By: Dan Slott (writer), Humberto Ramos (pencils), Victor Olazaba (inks), Edgar Delgado (colors), Joe Caramagna (letters), Ellie Pyle (assistant editor) & Stephen Wacker (editor)

The Story: Spider-Island really get’s moving as the good guys start to actually try to solve the problem.

What’s Good: I was a little hard on Amazing Spider-Man #667 a few weeks ago, so I was very pleasantly surprised by this issue.  Everything in this issue is more purposeful; every couple of pages we are given a new little scene that had a real point in developing the story.  It has a little bit of everything: nice use of the Avengers in supporting roles, good use of the normally annoying Anti-Venom character, a nice guest-starring role for Reed Richards, more playing with the mystery scientist at Horizon Labs, well-done Carlie-Peter relationship stuff and the joy of watching Peter get to bounce around NYC with his spider-powers now that everyone else has powers too.

That last bit is probably the most fun bit of this issue.  Sure, we’ve seen little snippets of Peter letting his powers peek through in civilian guise (“Wow!  Who knew puny Parker was such a good baseball player?!?!”), but here he can just cut loose and go swinging around town since everyone thinks he’s caught up in the Spider-Island contagion too.  For once, he isn’t having to tell his loved ones lies and can actually go web-swinging with his girlfriend Carlie.  Last issue, I was pretty convinced that the Peter/Carlie relationship was doomed, but now I’m not so sure.  I just love that Slott is really emphasizing that aspect of Peter’s persona because (to me), it just isn’t Spider-Man without the romance/relationship angle.

The art is also trademark Humberto Ramos stuff.  His art is very much cartoony and stylized, and that’s where he get’s the incredible energy that he imparts on his characters.  To me the key with Ramos is when you look at a panel or page, your first reaction needs to be “Wow!  These characters really look dynamic!” versus “Wow!  That isn’t what mouths look like!”  I’m not objectively sure why this issue was such a home run for me whereas last issue had a few panels that fell into the latter category, but this issue rocks: All the panels have energy, great variety in layouts, a few panels with ~20 dynamic characters crammed in….  Maybe the difference is the change in inkers?  Except that the inker of #667 was Carlos Cuevas who has inked Ramos so well in the past….  Anyway, it is really pretty.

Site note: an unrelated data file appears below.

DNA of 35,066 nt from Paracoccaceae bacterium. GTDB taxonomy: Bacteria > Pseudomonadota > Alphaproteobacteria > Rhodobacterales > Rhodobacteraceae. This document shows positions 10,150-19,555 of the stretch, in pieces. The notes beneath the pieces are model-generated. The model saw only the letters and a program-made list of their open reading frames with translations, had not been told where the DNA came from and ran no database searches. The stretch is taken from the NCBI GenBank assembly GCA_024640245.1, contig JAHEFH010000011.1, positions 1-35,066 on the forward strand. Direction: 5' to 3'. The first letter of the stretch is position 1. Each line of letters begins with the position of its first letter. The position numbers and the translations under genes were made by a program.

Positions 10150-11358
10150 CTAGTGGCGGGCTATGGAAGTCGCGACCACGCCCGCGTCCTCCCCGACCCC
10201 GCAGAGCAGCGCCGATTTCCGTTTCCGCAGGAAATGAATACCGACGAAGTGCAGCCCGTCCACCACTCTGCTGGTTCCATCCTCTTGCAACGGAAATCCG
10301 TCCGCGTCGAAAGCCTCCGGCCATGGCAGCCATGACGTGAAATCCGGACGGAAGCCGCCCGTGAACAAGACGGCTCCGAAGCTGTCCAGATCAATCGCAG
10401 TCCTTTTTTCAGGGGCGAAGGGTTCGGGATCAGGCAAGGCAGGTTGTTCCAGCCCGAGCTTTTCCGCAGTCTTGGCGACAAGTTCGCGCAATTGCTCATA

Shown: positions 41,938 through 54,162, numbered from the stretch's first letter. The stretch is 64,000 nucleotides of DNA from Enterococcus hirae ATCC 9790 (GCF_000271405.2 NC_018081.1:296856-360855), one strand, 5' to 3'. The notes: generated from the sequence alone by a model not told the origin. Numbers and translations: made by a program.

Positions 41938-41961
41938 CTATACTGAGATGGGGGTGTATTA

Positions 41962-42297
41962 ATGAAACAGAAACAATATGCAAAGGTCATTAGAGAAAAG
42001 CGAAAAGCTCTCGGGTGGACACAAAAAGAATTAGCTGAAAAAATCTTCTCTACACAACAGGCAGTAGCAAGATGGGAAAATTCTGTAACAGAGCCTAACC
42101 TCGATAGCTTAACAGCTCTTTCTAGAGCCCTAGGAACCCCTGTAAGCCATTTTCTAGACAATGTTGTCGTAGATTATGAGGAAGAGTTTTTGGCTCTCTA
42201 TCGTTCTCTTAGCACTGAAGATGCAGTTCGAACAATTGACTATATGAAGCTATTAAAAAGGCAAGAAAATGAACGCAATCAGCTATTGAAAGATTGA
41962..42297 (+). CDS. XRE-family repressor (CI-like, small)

What’s Not So Good: No substantial complaints.  I still don’t love Jackal as the villain because he drags along so much clone baggage and clones are easily the worst thing ever about Spider-Man comics.  I just worry every time we see him that we’re going to end up with some Ben Reilly nonsense again.  Fortunately, there is clearly a mysterious villain (or villainess?) lurking in the shadows who seems to be the real puppetmaster, and that is infinitely more interesting than stupid Jackal.

Conclusion: Slott and Ramos nail it.  With the excellence of this issue, I suddenly don’t feel so upset about having all 28 issue of Spider-Island on my pull list.  Fun story and great art.  This is what I expected coming into the story and after a bit of a disappointing opening, we’re back on track.

Grade: B

– Dean Stell

[Note: Art fans should really be checking out Spider-Island.  The art is just an embarrassment of riches: Humberto Ramos on ASM, Emma Rios on Cloak & Dagger, Pepe Larraz on Spider-Girl, Tom Fowler on Venom & Max Fiumara on Hands of Kung-Fu.  I see this and wonder why “my” X-books are often saddled with such pedestrian artists.  Maybe the X-office isn’t artist friendly????]

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Grade

Conclusion